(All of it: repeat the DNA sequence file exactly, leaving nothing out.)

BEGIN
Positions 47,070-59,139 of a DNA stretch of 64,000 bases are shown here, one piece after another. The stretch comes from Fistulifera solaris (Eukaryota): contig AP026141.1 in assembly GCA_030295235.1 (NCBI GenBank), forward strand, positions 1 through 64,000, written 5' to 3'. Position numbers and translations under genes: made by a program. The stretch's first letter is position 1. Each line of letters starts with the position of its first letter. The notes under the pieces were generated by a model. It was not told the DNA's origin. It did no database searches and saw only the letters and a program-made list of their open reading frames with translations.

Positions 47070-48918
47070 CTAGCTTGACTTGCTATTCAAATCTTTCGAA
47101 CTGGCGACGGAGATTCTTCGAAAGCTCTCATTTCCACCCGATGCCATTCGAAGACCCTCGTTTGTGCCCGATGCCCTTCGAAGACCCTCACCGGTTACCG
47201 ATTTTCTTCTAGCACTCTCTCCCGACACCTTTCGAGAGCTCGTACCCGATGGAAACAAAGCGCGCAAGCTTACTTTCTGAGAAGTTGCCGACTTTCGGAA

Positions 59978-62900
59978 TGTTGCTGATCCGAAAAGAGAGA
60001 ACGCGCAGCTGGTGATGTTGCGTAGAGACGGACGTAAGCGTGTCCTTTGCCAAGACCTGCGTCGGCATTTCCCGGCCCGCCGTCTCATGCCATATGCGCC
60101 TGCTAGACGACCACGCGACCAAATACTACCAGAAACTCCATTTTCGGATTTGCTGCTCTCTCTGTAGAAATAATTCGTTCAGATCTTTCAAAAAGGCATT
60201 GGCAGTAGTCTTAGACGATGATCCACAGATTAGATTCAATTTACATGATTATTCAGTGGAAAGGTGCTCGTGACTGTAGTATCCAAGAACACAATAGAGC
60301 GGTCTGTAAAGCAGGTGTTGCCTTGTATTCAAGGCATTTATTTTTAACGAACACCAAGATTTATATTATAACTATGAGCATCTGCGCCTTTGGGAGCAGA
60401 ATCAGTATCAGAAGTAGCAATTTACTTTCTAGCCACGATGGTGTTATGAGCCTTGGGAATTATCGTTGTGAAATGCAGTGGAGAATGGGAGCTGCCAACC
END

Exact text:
Positions 47,070-59,139 of a DNA stretch of 64,000 bases are shown here, one piece after another. The stretch comes from Fistulifera solaris (Eukaryota): contig AP026141.1 in assembly GCA_030295235.1 (NCBI GenBank), forward strand, positions 1 through 64,000, written 5' to 3'. Position numbers and translations under genes: made by a program. The stretch's first letter is position 1. Each line of letters starts with the position of its first letter. The notes under the pieces were generated by a model. It was not told the DNA's origin. It did no database searches and saw only the letters and a program-made list of their open reading frames with translations.

Positions 47070-48918
47070 CTAGCTTGACTTGCTATTCAAATCTTTCGAA
47101 CTGGCGACGGAGATTCTTCGAAAGCTCTCATTTCCACCCGATGCCATTCGAAGACCCTCGTTTGTGCCCGATGCCCTTCGAAGACCCTCACCGGTTACCG
47201 ATTTTCTTCTAGCACTCTCTCCCGACACCTTTCGAGAGCTCGTACCCGATGGAAACAAAGCGCGCAAGCTTACTTTCTGAGAAGTTGCCGACTTTCGGAA

Positions 59978-62900
59978 TGTTGCTGATCCGAAAAGAGAGA
60001 ACGCGCAGCTGGTGATGTTGCGTAGAGACGGACGTAAGCGTGTCCTTTGCCAAGACCTGCGTCGGCATTTCCCGGCCCGCCGTCTCATGCCATATGCGCC
60101 TGCTAGACGACCACGCGACCAAATACTACCAGAAACTCCATTTTCGGATTTGCTGCTCTCTCTGTAGAAATAATTCGTTCAGATCTTTCAAAAAGGCATT
60201 GGCAGTAGTCTTAGACGATGATCCACAGATTAGATTCAATTTACATGATTATTCAGTGGAAAGGTGCTCGTGACTGTAGTATCCAAGAACACAATAGAGC
60301 GGTCTGTAAAGCAGGTGTTGCCTTGTATTCAAGGCATTTATTTTTAACGAACACCAAGATTTATATTATAACTATGAGCATCTGCGCCTTTGGGAGCAGA
60401 ATCAGTATCAGAAGTAGCAATTTACTTTCTAGCCACGATGGTGTTATGAGCCTTGGGAATTATCGTTGTGAAATGCAGTGGAGAATGGGAGCTGCCAACC